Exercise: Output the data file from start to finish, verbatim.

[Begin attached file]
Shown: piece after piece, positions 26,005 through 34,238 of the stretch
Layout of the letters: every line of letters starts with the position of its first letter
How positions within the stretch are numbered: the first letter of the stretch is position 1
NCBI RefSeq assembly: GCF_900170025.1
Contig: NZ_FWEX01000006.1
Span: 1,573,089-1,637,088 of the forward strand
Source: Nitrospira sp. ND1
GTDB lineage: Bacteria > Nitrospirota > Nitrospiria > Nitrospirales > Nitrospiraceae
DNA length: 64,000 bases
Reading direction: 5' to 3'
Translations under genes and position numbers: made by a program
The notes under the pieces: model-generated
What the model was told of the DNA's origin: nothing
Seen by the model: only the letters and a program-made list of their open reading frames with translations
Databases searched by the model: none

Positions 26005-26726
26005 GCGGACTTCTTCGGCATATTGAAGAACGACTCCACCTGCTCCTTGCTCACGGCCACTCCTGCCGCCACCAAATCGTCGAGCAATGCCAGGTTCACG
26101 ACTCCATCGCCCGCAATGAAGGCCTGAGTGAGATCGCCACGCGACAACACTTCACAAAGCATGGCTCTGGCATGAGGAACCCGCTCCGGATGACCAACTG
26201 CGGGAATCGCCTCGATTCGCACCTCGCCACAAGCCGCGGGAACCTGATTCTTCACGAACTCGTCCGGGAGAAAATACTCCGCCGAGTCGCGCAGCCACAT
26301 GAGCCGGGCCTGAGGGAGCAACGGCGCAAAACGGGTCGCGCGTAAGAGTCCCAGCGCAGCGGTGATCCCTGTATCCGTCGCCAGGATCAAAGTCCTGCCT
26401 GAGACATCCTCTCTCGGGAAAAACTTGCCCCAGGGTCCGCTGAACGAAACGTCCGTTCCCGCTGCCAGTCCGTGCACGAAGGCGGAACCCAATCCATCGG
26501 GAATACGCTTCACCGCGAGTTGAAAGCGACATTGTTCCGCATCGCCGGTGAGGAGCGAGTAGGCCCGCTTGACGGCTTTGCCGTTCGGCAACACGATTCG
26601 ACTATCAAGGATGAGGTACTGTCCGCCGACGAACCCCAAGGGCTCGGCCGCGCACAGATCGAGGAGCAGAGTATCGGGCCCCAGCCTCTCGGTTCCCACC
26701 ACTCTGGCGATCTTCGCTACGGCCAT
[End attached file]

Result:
Shown: piece after piece, positions 26,005 through 34,238 of the stretch
Layout of the letters: every line of letters starts with the position of its first letter
How positions within the stretch are numbered: the first letter of the stretch is position 1
NCBI RefSeq assembly: GCF_900170025.1
Contig: NZ_FWEX01000006.1
Span: 1,573,089-1,637,088 of the forward strand
Source: Nitrospira sp. ND1
GTDB lineage: Bacteria > Nitrospirota > Nitrospiria > Nitrospirales > Nitrospiraceae
DNA length: 64,000 bases
Reading direction: 5' to 3'
Translations under genes and position numbers: made by a program
The notes under the pieces: model-generated
What the model was told of the DNA's origin: nothing
Seen by the model: only the letters and a program-made list of their open reading frames with translations
Databases searched by the model: none

Positions 26005-26726
26005 GCGGACTTCTTCGGCATATTGAAGAACGACTCCACCTGCTCCTTGCTCACGGCCACTCCTGCCGCCACCAAATCGTCGAGCAATGCCAGGTTCACG
26101 ACTCCATCGCCCGCAATGAAGGCCTGAGTGAGATCGCCACGCGACAACACTTCACAAAGCATGGCTCTGGCATGAGGAACCCGCTCCGGATGACCAACTG
26201 CGGGAATCGCCTCGATTCGCACCTCGCCACAAGCCGCGGGAACCTGATTCTTCACGAACTCGTCCGGGAGAAAATACTCCGCCGAGTCGCGCAGCCACAT
26301 GAGCCGGGCCTGAGGGAGCAACGGCGCAAAACGGGTCGCGCGTAAGAGTCCCAGCGCAGCGGTGATCCCTGTATCCGTCGCCAGGATCAAAGTCCTGCCT
26401 GAGACATCCTCTCTCGGGAAAAACTTGCCCCAGGGTCCGCTGAACGAAACGTCCGTTCCCGCTGCCAGTCCGTGCACGAAGGCGGAACCCAATCCATCGG
26501 GAATACGCTTCACCGCGAGTTGAAAGCGACATTGTTCCGCATCGCCGGTGAGGAGCGAGTAGGCCCGCTTGACGGCTTTGCCGTTCGGCAACACGATTCG
26601 ACTATCAAGGATGAGGTACTGTCCGCCGACGAACCCCAAGGGCTCGGCCGCGCACAGATCGAGGAGCAGAGTATCGGGCCCCAGCCTCTCGGTTCCCACC
26701 ACTCTGGCGATCTTCGCTACGGCCAT